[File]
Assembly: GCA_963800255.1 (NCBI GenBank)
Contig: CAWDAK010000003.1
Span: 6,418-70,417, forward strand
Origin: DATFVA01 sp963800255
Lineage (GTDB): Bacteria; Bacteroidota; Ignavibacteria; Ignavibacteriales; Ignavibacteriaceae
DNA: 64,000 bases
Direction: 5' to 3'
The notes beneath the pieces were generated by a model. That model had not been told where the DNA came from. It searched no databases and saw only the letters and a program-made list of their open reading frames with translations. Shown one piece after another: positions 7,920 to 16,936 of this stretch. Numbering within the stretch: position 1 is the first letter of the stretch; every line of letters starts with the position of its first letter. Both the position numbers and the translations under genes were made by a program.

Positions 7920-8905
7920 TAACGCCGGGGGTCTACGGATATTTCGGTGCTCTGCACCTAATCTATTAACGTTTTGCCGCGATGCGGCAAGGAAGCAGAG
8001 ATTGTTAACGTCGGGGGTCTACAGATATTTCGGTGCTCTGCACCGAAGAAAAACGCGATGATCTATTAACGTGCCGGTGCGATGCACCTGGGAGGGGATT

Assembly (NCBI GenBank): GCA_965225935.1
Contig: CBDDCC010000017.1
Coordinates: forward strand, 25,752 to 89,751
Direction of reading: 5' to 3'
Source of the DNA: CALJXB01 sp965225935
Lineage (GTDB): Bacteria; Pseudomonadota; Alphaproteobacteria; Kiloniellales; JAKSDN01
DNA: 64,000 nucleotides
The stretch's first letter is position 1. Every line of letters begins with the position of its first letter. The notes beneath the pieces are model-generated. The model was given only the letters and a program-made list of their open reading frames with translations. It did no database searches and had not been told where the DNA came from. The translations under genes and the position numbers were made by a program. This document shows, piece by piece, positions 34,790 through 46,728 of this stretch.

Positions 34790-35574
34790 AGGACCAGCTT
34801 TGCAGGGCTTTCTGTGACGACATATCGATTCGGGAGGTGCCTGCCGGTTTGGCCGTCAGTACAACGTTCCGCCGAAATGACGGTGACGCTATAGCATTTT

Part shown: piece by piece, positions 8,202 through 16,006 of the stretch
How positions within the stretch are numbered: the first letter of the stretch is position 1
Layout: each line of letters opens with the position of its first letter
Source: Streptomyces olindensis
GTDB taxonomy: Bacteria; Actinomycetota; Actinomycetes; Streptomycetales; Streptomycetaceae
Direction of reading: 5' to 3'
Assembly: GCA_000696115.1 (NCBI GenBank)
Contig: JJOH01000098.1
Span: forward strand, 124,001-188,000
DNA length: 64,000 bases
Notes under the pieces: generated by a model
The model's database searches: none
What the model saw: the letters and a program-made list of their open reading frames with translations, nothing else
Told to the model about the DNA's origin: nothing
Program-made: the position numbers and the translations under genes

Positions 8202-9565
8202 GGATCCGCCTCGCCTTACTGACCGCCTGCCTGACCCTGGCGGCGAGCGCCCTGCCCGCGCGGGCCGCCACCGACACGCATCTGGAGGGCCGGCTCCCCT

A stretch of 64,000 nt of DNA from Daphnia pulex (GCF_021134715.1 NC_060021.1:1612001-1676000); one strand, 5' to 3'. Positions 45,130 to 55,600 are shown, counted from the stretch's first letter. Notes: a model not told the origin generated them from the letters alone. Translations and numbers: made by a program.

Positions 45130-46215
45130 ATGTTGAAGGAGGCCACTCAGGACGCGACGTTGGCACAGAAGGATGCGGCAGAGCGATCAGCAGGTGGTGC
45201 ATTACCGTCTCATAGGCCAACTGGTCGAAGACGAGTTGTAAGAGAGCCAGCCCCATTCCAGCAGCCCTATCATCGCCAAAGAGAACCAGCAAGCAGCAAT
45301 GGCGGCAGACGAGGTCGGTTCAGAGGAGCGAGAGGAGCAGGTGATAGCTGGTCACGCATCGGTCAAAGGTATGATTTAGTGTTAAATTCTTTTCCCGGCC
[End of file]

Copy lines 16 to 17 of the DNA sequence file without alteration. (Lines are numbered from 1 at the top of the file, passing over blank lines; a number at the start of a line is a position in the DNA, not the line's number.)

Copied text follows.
Source of the DNA: CALJXB01 sp965225935
Lineage (GTDB): Bacteria; Pseudomonadota; Alphaproteobacteria; Kiloniellales; JAKSDN01